There is an entire field of experts that study human potential and achievement. Within this field is a variety of experiments, studies, and research that goes on to uncover the secrets of achieving our dreams. One such study uncovered that people are 9 times more successful if they write down their goals than if they hadn’t written them down. Nine times more successful is a significant difference! Because of this finding, this article will explore the benefits of goal setting as it is related to recovery from addiction.
There is a quote that is often recited in achievement-oriented circles:
If you continue to do what you’ve always done, you’ll continue to get what you’ve always gotten.
If you’ve never set goals for yourself and if you’ve never written them down, you might not have ever received what you desired. However, if you were to do something different, such as creating clear goals and writing them down, then you might have something different in your life. Now, it might be that you’ve never thought about goals. You might have gone with the flow of life and simply went along with what others said or did.
However, recovery is different. You’re going to need to find determination and courage inside of you to stay sober on a long-term basis. Temptations to drink or use drugs frequently show up when you’re in recovery and it may take some inner strength to stay sober. Fortunately, setting goals can help with creating that inner strength!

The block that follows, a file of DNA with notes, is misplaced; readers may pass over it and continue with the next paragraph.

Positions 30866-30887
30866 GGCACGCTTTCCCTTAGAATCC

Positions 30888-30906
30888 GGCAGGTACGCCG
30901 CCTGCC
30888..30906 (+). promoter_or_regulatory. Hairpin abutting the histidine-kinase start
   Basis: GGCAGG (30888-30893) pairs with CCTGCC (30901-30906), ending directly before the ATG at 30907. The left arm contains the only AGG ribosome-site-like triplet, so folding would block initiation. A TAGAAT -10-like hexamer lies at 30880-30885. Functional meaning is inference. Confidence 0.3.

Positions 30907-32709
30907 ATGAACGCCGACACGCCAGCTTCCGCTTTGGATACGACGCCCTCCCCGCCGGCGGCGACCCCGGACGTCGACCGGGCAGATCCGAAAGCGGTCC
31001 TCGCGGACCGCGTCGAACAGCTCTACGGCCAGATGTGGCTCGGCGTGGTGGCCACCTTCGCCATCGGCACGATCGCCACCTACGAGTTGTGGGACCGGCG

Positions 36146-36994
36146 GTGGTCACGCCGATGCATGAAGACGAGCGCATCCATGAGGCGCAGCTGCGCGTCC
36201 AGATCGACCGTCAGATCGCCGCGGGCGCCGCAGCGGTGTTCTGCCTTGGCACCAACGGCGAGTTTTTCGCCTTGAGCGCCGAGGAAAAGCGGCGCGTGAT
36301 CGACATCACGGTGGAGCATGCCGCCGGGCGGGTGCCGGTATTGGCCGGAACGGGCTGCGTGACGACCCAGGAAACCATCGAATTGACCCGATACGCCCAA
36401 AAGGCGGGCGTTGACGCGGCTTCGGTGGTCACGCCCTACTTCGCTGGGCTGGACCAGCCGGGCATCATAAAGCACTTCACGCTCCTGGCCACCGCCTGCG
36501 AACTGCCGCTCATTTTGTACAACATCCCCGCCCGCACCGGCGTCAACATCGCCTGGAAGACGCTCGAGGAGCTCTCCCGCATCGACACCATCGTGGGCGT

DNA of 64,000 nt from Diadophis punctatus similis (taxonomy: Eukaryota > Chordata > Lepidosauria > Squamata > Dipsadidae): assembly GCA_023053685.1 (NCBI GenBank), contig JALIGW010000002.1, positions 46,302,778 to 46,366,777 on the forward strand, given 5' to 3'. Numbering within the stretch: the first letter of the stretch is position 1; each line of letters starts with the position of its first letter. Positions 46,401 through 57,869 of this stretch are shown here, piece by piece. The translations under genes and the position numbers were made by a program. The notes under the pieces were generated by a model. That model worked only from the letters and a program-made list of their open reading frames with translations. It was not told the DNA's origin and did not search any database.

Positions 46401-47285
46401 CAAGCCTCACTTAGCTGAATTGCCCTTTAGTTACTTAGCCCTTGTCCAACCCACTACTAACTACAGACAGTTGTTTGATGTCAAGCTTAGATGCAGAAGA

To create a goal, think about what you want. Now, put your desire into words. You might start by writing down your ideas for now. But be sure to revise your initial ideas into well-formulated, specific, realistic, measured objectives. You may need to take some time to continue to revise what you originally thought about until it’s a clear, specific, and realistic statement(s) of what you want.
You may want to do this for more than one area of your life. However, for now come up with a goal for your recovery. It might be something like this:
I want to stay sober for the next 3 months by attending 12-step meetings 3 times per week, meeting with my sponsor once per week, and seeing my doctor at least once per month.
Notice that this goal is clear, specific and measured. You’re stating clearly out what you’d like to do and by when. Notice that it is also realistic, meaning that this goal isn’t sobriety for the rest of your life. Although life-long sobriety may be your long term goal, this is objective keeps sobriety within a certain period of time that is down-to-earth and practical.
Now, write down your goal on an index card and keep it where you’ll see it often. Perhaps even write it down more than once and keep it in your bathroom, on the refrigerator door, in your car, and on your kitchen table. In this way, you’ll remind yourself again and again of what you’re after and then you can make all your choices in favor of your goal.
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